'Worst case' or 'base scenario'? Words matter

John Finnie
Image caption The long hand of John Finnie landed on the wrong shoulder this time

Words matter, as politicians and pursuing journalists will attest. Such was amply demonstrated at Holyrood today.

John Finnie of the Greens rose magisterially, with evident intent (he does magisterial rather well, as a former senior copper).

The first minister, he said, had been found out breaking the law. Swiftly, he corrected his choice of language. The culprit, he assured the chamber, was the prime minister.

Not that Boris Johnson would agree with that either. You wouldn't catch him saying "it's a fair cop" - even to Mr Finnie who, I'm sure, was a decidedly fair cop.

But Mr Johnson chose his words carefully in responding to the Court of Session judgement that his advice to the Queen to prorogue Parliament was egregious and illegal.

Noting that the High Court in London had taken a contrary view, he said he was content to await the decisive verdict of the Supreme Court.

Others in Conservative and Downing Street ranks were less circumscribed in their language, going so far as to suggest that the Scottish lords were biased.

To be clear, such comments were roundly and comprehensively dismissed by party leaders, including Jackson Carlaw in Scotland.

And Nicola Sturgeon reckoned that words mattered in another context. She was referring to the Yellowhammer document, reluctantly published by UK ministers at the prompting of the Commons.

It deals with preparations for a no-deal Brexit. Ms Sturgeon reckoned it laid bare the horrors which would be visited upon the people of Scotland and the wider UK by such a development.

Image caption Nicola Sturgeon spotted a change in the wording of the Brexit preparation documents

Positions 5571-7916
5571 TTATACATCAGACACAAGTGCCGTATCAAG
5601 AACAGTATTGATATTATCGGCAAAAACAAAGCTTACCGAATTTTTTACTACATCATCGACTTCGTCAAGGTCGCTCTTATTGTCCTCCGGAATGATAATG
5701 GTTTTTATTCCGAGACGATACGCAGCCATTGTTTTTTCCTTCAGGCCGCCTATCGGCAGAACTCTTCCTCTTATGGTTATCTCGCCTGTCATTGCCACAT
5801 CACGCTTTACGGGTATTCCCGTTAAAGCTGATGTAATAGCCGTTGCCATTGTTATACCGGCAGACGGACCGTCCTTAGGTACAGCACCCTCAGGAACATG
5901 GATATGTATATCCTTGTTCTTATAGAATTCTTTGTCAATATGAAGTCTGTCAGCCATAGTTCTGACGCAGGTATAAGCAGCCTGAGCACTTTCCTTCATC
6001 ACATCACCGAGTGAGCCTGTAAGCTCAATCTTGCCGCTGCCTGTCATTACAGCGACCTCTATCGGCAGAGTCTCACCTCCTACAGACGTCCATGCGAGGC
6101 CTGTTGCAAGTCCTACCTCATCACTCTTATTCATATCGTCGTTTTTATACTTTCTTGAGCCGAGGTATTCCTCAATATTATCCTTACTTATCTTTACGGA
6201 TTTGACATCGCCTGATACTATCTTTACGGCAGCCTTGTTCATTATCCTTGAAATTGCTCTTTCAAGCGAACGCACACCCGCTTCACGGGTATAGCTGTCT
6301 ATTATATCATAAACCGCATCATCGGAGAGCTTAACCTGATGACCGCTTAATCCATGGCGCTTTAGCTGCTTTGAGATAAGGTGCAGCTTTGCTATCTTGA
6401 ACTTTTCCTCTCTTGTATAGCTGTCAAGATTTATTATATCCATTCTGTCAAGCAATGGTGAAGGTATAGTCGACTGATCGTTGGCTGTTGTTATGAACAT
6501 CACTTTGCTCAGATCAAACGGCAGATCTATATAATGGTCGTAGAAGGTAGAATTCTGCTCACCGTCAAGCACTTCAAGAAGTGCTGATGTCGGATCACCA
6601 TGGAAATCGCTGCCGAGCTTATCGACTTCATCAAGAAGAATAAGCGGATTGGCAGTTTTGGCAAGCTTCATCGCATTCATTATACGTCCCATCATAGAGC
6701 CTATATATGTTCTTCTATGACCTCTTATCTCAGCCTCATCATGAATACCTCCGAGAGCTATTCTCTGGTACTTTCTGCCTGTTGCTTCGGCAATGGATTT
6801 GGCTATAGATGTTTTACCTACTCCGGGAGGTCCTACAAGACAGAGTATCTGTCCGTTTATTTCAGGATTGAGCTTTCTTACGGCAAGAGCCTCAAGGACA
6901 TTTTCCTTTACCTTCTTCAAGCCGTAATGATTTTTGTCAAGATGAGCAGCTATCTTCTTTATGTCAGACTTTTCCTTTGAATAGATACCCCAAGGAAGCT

En passant, Ms Sturgeon queried why the title appeared to have changed. The published version mentions "reasonable worst case" planning assumptions.

A similar document previously shared with the Scottish government describes it as a "base scenario".

According to the Scottish government, that is a core difference. "Worst case", by definition, presumes an extreme position, relatively unlikely to happen.

Base scenario, by contrast, might be said to represent a mean or average position.

Willie Rennie of the Liberal Democrats had posed the question to the FM in the first place. He said, bluntly, that the document had been doctored.

In response, the Scottish Secretary Alister Jack denied that there had been manipulation of the words.

He voiced firm optimism that any problems arising from no-deal would be mitigated by the planning undertaken by UK ministers.

While praising Scottish ministers for seeking to work with them, he suggested that they might be intent on pursuing their own agenda of "separation", as he described independence. Again, words matter.

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